There is no ‘right’ way to feel after a cancer diagnosis – as with any other life-changing event, it is likely that you will experience a range of emotions including sadness, anger and frustration. Treatments interrupt hormone and energy levels and your relationship with your body, and your loved ones, can change.
In this guide, we have researched a variety of resources to bring you five ways you can manage your emotions during cancer treatment.
1. Acknowledge your feelings
The way you feel can impact how you cope with cancer treatment, so it is important to be honest with yourself and others when asked, “How are you?”. Healthcare professionals won’t expect you to say, “I’m fine”, and if you can be honest with your friends and family it will help them to better understand if and how they might be able to help.
If you feel uncomfortable speaking to your loved ones about your feelings, you can call Macmillan Cancer Support, for free, on 0808 808 00 00. Or click this link to the support page on their website: Macmillan Support Line
2. Help others to find the right words
Having been diagnosed with Stage 3 Hodgkin’s Lymphoma, artist Emily McDowell found that the greetings cards she received suggesting that she ‘Get Well Soon’ didn’t really resonate with her. So, she created a range of empathy cards that have gained fame and approval around the world. Featuring messages that acknowledge the difficulties that come with cancer, without being maudlin or unrealistic, her cards help people to find the right words for difficult conversations.
3. Focus on your mental wellbeing
A recent study conducted by Breast Cancer Care revealed that eight in ten people diagnosed with breast cancer were not told about its possible impact on their mental health. As a result, the charity has partnered with Mind to raise awareness of the links between cancer and mental health. It also provides a range of services that focus on improving mental health for people with breast cancer including an app, access to clinical experts and courses.
From a more general perspective, the NHS has a useful, simple, guide to taking positive steps in your overall mental wellbeing which includes spending time with others and trying mindfulness.
4. Keep active
Being active – whenever possible – has been shown to reduce anxiety and depression and improve sleep quality and overall mood. It can also act as a positive aid to post-treatment recovery.
Whether you want to regain fitness that has been lost since your diagnosis or are looking for a way to incorporate exercise into your treatment plan, Macmillan has a useful resource that looks at the benefits of being active before, during and after treatment and the role of exercise in recovery.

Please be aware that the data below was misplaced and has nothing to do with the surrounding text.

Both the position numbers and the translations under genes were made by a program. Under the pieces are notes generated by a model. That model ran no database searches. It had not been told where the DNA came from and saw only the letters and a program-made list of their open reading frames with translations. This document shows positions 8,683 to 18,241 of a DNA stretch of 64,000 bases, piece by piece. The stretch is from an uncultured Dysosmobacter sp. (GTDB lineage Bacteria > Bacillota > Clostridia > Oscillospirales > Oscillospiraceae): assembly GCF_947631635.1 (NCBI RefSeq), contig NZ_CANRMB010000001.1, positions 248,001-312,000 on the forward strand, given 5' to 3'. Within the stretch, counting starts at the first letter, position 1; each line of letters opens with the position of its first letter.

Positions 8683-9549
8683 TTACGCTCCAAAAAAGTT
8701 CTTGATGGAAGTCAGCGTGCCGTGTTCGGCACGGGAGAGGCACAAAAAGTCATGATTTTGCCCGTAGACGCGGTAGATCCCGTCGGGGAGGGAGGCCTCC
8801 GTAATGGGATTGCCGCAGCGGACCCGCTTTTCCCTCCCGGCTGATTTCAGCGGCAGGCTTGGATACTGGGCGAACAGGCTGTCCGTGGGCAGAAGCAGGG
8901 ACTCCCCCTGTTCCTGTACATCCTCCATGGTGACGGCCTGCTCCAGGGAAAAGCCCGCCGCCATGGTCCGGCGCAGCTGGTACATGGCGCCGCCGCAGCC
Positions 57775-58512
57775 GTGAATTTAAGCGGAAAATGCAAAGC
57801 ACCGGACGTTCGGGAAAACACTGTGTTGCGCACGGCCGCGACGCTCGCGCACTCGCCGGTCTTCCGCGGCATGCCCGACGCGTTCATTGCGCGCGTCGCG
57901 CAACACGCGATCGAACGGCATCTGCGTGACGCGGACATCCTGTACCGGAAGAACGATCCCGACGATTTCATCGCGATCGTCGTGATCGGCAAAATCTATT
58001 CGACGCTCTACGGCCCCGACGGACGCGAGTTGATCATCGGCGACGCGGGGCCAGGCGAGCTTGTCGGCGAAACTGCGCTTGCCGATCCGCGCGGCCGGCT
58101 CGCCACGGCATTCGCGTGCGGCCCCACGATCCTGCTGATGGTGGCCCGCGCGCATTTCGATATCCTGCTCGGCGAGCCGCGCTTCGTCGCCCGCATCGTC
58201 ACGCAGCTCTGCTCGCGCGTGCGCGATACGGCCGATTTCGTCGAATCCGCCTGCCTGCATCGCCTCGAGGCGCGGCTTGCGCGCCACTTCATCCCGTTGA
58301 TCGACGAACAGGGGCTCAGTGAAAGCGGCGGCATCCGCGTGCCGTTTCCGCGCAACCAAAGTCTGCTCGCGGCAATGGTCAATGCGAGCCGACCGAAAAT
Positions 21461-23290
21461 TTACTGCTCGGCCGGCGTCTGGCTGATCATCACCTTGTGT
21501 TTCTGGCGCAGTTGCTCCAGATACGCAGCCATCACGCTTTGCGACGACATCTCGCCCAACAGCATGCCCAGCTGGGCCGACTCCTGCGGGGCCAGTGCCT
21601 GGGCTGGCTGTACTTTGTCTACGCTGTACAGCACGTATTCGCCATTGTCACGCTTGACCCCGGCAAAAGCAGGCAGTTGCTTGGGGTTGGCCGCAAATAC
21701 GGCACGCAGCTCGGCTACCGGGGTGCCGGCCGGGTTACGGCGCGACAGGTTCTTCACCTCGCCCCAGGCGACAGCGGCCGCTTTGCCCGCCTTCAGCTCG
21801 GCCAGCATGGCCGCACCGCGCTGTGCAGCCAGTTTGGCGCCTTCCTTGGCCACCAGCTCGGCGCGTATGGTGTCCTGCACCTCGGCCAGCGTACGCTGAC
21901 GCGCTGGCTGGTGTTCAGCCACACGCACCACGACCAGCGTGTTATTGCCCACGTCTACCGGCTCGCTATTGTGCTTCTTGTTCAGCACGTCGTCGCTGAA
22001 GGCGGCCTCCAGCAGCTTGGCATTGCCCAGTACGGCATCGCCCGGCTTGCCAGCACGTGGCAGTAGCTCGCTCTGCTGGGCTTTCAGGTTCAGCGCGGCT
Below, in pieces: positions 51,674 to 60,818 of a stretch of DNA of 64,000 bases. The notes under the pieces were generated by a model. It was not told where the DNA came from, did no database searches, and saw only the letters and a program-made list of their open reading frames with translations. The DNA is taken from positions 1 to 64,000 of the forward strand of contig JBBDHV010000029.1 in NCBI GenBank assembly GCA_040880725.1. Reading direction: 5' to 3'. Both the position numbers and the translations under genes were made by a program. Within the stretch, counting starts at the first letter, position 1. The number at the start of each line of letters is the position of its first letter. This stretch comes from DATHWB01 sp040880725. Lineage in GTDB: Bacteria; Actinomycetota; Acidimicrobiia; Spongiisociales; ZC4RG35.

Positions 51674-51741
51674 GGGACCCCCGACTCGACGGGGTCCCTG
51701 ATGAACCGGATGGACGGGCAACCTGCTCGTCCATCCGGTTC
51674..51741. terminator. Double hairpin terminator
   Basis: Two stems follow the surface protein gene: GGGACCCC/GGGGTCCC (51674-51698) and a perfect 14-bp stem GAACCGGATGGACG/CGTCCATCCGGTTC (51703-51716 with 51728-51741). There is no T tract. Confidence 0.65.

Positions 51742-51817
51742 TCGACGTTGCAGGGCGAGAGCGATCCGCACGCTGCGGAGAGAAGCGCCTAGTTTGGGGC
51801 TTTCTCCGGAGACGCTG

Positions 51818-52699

5. Express yourself
Some people use their cancer diagnosis as a means to open up a conversation with the rest of the world – from creating a blog, as Matthew Wiltshire has with ‘Bowel Bloke’, to creating an art exhibition exploring the impact of cancer from the perspective of the person with the diagnosis and their partner – as in the case of Róisín Lanigan and Josh Spindler’s ‘Guess I’ll Live’.
If you’re not confident creating art on your own, guided Art Therapy has proven to be a useful way for people to explore and express their feelings relating to cancer. Many hospitals and hospices are now offering this service to patients as part of their care plan. Cancer Research provides information on the kind of therapies available and what to expect – you can read more on their website
You could also try making your voice well and truly heard. Singing as part of a group has been shown to boost levels of immune proteins in people affected by cancer. The research, carried out by Tenovus Cancer Care in association with the Royal College of Music, demonstrated that after an hour of singing, members of the Tenovus Sing with Us choirs had significantly increased quantities of cytokines – proteins of the immune system – which can boost the body’s ability to fight serious illness. To find your local group, visit Tenovus Cancer Care online
For more information relating to managing your emotions during cancer treatment, the following organisations have a range of support and resources available.
Cancer Research UK: www.cancerresearchuk.org
Tenovus Cancer Care: www.tenovuscancercare.org.uk
At Helpd, we provide a dedicated online introductory service that puts you in control of care – including caring for people living with cancer. To find out more, visit www.helpd.co.uk
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